Police: MCSO faces a $30 million claim from the family of developmentally disabled victim of sexual abuse and assault Multnomah County, Arizona – The family of a girl has filed a $30 million notice of claim against the county and Sheriff Joe Arpaio’s agency asserting gross negligence in the handling of the sexual crime case. According to reports, the abuser was allowed to walk free for nearly five years while the Maricopa County Sheriff’s Office ignored physical evidence from the assault.
Patrick Morrison pleaded guilty earlier this month to three counts of child molestation against his niece, Sabrina, who is developmentally disabled.
Typically, the Arizona Republic does not identify sexual-assault victims, with a degree of anonymity maintained to protect the victims. However, the family stepped forward last spring and agreed to disclose Sabrina’s identity in the hope that their case would call attention to the widespread nature of the sheriff’s neglected and mismanaged sex-crime cases.
Sabrina Morrison reported to her middle-school counselor in March 2007 that her uncle had sexually assaulted her one day earlier on the Mesa property he shared with Sabrina’s family. Sheriff’s deputies followed up immediately with investigators, accompanying the family to a center in Mesa for an examination, according to the claim.
During the investigation, a nurse noted that there were no obvious signs of an assault, but investigators still collected samples that were later provided to the Arizona Department of Public Safety laboratory for testing, according to the claim.
It was not until two months later, the lab reported that semen was detected on some of the items, leading the DPS to direct the Sheriff’s Office that investigators would need to collect a sample from a suspect for comparison.
However, the sheriff’s investigators closed the case as “inactive” in early 2008 instead of collecting a sample from Patrick Morrison.
Morrison’s case is not among the 432 cases the Sheriff’s Office was forced to re-examine after problems with the agency’s handling of sex-crime cases came to light in El Mirage in 2007.It wasn’t until June 2011 that the case was reopened and a DNA sample was obtained from Morrison, according to the claim.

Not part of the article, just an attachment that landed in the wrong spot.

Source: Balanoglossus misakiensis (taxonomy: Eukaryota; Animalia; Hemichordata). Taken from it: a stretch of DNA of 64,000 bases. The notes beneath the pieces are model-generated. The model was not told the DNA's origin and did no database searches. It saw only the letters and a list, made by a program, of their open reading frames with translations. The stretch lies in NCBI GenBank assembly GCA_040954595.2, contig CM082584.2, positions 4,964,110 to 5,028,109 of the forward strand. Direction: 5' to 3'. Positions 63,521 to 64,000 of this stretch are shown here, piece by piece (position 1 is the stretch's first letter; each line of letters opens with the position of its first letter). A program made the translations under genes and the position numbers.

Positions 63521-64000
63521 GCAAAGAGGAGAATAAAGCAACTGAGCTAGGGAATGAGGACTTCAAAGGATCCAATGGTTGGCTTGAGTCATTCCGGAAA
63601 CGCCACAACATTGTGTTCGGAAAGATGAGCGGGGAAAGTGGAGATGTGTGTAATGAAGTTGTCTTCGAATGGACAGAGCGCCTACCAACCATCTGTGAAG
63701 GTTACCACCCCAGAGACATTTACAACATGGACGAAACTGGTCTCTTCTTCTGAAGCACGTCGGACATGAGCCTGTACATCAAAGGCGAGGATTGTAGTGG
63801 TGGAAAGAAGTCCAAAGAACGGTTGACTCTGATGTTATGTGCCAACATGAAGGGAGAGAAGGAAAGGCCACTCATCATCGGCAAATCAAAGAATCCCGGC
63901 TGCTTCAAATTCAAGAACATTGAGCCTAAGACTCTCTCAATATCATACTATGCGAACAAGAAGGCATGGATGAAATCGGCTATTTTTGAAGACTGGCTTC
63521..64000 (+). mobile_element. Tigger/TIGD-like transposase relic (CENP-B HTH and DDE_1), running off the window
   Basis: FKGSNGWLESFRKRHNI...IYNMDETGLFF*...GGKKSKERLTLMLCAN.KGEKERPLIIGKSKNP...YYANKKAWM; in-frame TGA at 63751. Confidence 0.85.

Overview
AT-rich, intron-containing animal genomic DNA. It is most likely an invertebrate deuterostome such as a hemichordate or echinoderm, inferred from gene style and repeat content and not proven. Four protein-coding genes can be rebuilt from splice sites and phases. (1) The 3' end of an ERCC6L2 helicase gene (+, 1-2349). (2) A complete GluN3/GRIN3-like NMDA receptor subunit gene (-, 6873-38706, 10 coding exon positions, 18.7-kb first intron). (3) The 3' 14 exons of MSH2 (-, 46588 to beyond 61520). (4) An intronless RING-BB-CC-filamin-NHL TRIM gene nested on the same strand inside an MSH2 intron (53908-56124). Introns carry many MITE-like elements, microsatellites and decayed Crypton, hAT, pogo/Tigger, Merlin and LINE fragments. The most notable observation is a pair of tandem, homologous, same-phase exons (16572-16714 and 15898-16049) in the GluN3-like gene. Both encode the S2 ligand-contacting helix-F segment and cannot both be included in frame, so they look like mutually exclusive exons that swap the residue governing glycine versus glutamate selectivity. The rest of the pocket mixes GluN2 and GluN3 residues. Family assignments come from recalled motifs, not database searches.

The County administrators declined to comment on the claim owing to the fact that it was still under evaluation.
According to court documents, the Sheriff’s officials have also not yet reviewed the claim, but Chief Deputy Jerry Sheridan said he was disheartened by the claim, a necessary antecedent for a lawsuit, because of the work the Sheriff’s Office has done to improve these types of investigations.
“We’ve made a lot of progress since we first detected these cases,” Sheridan said.
Unfortunately, by then Morrison had repeatedly abused and molested his niece, according to the claim. He was arrested earlier this year.
Sabrina’s family relied on the nurse’s report that said there was no evidence of an assault for years. They allowed Morrison to remain in and around the home and paid no heed to their daughter’s claims.
“Hence, when Patrick Morrison denied the incident as ever happening, the lack of further action by the Sheriff’s Office cemented in the Morrisons’ minds the initial finding that there was no evidence of rape and correspondingly eroded any credibility they might have accorded their daughter’s story–a young girl beset by significant mental limitations,” the claim notes. “The level of psychic pain this child was forced to endure is both unconscionable and unforgivable.”
Morrison is set to be sentenced for his crimes next month.